Egyptian authorities allegely behind ‘OAuth phishing’ attacks targeting human rights defenders
- Egyptian authorities are behind the spear phishing attacks that target Egyptian human rights defenders, media, and civil society organization staffs.
- The authorities are using a new spear-phishing technique called ‘OAuth phishing’.
Researchers from Amnesty International noted that Egyptian authorities are behind the recent spear phishing attacks that target Egyptian human rights defenders, media, and civil society organization staffs.
What is OAuth phishing?
The authorities are using a new spear-phishing technique called ‘OAuth phishing’. In ‘OAuth phishing attack, attackers target user account’s OAuth token instead of passwords. For which, the authorities have created Gmail third-party apps.
When a user grants a third-party app the right to access the account, the app receives an OAuth token instead of passwords. Egyptian authorities are using third-party apps to compromise the victim’s accounts.
How does OAuth phishing work?
- Egyptian authorities send phishing emails disguised a security warning from Google to the human right defenders and other civil society staffs.
- These emails urge recipients to update email security settings by clicking on the ‘Update my security now’ button.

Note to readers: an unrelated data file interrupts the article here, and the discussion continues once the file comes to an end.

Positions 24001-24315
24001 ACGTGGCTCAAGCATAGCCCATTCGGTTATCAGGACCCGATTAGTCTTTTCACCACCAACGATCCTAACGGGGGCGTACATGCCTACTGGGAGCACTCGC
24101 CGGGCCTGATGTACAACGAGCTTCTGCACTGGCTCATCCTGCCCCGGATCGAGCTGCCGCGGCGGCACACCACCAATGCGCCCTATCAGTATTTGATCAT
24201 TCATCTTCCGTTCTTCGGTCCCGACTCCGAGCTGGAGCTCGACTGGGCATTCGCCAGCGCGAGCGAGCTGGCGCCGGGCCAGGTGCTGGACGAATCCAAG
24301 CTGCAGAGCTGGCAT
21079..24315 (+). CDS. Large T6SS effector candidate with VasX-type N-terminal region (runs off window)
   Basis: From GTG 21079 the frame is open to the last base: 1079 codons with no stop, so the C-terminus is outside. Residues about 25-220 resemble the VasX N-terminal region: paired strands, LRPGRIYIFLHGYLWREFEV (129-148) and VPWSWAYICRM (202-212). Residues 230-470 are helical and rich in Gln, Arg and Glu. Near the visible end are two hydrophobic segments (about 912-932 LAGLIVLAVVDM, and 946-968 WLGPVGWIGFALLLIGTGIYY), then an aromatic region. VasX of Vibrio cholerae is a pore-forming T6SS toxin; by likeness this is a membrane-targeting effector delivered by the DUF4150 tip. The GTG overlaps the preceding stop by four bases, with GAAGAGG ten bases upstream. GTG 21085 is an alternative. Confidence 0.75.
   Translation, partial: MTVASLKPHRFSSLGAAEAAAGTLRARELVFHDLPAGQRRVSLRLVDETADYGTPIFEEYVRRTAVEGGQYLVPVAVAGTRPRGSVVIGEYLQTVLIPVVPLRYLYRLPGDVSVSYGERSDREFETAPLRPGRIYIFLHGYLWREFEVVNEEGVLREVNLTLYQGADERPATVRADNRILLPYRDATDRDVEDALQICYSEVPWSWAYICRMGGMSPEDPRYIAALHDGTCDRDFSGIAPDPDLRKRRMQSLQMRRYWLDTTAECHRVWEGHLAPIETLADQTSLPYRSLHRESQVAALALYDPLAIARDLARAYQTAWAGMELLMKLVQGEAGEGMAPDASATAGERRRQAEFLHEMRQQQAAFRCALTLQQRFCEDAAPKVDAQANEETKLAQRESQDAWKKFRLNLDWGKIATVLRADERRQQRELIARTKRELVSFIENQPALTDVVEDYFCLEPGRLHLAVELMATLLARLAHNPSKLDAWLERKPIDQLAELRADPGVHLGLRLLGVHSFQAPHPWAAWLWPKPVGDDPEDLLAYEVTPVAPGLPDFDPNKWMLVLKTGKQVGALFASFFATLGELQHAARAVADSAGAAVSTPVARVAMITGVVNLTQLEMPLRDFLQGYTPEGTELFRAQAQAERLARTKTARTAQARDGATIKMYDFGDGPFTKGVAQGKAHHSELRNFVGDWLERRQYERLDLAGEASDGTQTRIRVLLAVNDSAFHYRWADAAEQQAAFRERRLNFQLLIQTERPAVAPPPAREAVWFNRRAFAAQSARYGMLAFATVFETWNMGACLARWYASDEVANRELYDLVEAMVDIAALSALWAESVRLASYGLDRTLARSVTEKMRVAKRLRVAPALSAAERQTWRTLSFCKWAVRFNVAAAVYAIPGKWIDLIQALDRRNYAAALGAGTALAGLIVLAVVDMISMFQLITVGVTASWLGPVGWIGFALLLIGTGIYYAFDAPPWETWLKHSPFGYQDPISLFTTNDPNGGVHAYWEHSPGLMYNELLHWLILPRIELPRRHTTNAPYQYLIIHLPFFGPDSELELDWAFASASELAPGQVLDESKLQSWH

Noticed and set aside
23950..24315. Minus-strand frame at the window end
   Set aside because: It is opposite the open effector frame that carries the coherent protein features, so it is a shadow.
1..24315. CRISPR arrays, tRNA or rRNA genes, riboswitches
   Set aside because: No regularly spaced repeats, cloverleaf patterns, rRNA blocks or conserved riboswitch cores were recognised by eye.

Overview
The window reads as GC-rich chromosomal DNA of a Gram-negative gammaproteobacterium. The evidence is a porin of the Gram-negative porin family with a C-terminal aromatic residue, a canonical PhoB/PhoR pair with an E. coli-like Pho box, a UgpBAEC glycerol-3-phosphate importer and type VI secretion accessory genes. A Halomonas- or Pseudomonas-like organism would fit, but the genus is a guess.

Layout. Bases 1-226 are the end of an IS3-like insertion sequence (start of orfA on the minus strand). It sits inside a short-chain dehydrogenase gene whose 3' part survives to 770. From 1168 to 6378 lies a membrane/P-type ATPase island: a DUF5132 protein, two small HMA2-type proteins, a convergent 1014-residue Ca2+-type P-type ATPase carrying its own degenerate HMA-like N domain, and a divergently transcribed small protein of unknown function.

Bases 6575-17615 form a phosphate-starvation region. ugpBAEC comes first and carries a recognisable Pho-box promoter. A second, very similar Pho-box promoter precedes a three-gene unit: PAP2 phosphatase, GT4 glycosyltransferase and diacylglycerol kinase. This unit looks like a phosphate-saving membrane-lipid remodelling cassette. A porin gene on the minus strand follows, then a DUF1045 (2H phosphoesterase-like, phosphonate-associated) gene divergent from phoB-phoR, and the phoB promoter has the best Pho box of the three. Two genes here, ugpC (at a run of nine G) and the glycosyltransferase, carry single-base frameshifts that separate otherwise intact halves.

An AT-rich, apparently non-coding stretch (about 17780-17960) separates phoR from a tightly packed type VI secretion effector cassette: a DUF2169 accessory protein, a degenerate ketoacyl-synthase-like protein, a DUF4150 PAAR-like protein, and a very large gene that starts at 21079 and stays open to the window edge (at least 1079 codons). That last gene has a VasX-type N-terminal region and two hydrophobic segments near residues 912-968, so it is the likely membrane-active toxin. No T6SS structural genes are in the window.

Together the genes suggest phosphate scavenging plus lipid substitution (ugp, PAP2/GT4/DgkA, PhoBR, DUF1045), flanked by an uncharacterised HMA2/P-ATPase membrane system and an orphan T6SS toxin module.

- Upon clicking on the button, users are redirected to a phishing third-party app named ‘Secure Mail’ which initiates the OAuth authorization process.
- Users are then asked to grant the ‘Secure Mail’ third-party app access to Gmail account.
- Once users grant access to the third-party app by clicking on the ‘Allow’ button, attackers will be able to gain access to the victims’ account.
- Users are then directed to the legitimate Google account settings page.
Amnesty International experts revealed that these spear-phishing attacks weren't limited to Gmail alone, but Yahoo, Outlook, and Hotmail users were also targeted.
“OAuth Phishing can be tricky to identify. Often, security education for individuals at risk does not include mentions of this particular technique. People are usually trained to respond to phishing by looking for suspicious domains in the browser's address bar and by enabling two-factor verification. While those are very useful and important safety practices to adopt, they would not help with OAuth phishing because victims are in fact authenticating directly through the legitimate site,” Amnesty International said.